Cultural Footprints in Public Discourse

Take a brief moment today to consider name-calling as a rhetorical device. Most of us would agree that it is disgusting when a person calls another person a name simply for the purpose of stigmatizing his or her ideas. This is a terrible approach to debate and dialogue. It may work to solidify opposition among the less astute, but it is nonetheless little more than mud-slinging. Not every use of names can be reduced to mud-slinging, though.

We would do well to recognize that many very historical names leave behind massive cultural footprints. Granted, sometimes people can be falsely charged as Marxists, Pelagians, Hitlers, and the like. However, to evoke one of these names—and myriad others—in a spirited debate, is not necessarily reducible to mud-slinging. In fact, oftentimes, when we reduce the use of these historical names in the cultural dialogue to mere mud-slinging, we run headlong into the error of denying cultural footprints and we demonstrate that we are ignorant of history.

For instance, a person who has studied church history should be very aware of the Pelagian debate where Augustine asserted that men must be enabled by God to do what He requires us to do. Pelagias responded that God would not require anything of us that we are incapable of accomplishing. When some professors and seminary presidents respond to Calvinists with the same line of argumentation and, subsequently, they are told they are making Pelagian arguments, they will often accuse their brothers of mud-slinging. By accusing Calvinists of mud-slinging, simply because they did not (directly) receive their argumentation from Pelagius himself, they deny Pelagius’ cultural footprint and / or demonstrate that they are ignorant of a major debate in church history.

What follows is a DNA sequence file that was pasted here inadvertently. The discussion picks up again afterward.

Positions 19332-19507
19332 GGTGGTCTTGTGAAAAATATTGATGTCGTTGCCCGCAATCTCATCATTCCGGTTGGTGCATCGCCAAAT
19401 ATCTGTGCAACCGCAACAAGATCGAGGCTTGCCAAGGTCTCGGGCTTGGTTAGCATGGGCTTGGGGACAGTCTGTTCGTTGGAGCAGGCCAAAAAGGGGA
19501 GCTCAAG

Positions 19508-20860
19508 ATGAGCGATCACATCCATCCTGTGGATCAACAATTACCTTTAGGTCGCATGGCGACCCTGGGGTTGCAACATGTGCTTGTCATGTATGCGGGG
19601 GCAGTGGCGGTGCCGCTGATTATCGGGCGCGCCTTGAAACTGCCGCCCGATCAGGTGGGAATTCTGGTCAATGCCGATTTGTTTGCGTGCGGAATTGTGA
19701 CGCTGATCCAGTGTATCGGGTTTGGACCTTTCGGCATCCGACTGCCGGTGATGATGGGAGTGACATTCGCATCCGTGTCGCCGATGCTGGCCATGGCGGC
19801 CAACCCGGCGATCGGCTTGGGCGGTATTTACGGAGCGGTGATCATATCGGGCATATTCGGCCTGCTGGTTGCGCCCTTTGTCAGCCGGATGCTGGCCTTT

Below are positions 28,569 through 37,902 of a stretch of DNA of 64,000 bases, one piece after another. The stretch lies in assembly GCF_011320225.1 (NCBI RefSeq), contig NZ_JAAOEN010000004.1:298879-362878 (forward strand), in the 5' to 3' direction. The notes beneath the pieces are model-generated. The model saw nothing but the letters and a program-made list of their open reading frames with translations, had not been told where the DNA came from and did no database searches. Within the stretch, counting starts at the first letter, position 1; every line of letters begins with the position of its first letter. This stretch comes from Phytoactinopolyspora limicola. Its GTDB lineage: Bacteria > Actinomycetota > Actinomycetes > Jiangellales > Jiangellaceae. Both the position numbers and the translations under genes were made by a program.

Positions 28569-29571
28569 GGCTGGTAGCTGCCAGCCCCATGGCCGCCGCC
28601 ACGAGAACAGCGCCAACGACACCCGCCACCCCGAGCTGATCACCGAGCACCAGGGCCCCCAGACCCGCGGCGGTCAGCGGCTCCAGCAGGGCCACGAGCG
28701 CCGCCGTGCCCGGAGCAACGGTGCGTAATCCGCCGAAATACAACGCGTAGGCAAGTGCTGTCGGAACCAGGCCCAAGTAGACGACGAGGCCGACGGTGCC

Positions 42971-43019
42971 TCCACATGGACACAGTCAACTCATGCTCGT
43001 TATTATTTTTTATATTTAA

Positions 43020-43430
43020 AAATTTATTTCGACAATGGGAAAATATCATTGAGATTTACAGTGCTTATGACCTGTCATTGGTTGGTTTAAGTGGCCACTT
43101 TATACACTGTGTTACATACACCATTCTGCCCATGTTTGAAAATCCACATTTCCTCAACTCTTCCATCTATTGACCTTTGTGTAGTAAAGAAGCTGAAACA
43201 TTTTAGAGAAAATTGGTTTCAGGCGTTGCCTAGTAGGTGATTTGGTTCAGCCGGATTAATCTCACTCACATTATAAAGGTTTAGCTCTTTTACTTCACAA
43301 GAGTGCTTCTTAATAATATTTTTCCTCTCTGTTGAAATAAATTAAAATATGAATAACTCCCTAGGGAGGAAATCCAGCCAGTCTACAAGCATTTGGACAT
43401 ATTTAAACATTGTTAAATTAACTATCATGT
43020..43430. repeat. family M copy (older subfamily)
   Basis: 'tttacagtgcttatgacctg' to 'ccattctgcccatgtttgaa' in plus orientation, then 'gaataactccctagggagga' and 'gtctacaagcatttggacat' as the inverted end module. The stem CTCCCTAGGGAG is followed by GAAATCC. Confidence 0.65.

Likewise, a person who has studied political history should be very aware of the Marxist debate where Marx and Engels asserted that a narrative must be forwarded that pits oppressors against oppressed so that a one-world communist utopia could arise. Marx and Engels primarily focused on economics, but they were also for the toppling of other institutions as well, like the family and the church. For them, any destabilization would lead ultimately to revolution, and revolution could only make possible the rise of their desired utopia.

So, when Christian leaders start to smuggle this language of oppressor and oppressed into the church, the idea of a power struggle between classes even within God’s church, some have rightly called them on the use of a Marxist tactic. Yet, predictably, they claim that this recognition of Marxism is nothing more than mud-slinging. By accusing their detractors of mud-slinging, simply because they do not (directly) receive their argumentation from Marx and Engels, they deny Marx’s and Engel’s cultural footprints and / or demonstrate that they are ignorant of a major debate in political history.

Conclusion

The next time someone uses a name you consider to be very negative to describe your position, try not to respond with a knee-jerk reaction and accuse them of mud-slinging. Rather, ask them why they make that connection. You may have imbibed a cultural footprint of which you are unaware. You may have a blind spot in your understanding of history. The other person may have a very valid reason for the connection he or she is making and, if he or she doesn’t, you can offer a more gentle correction than merely accusing him or her of mudslinging.

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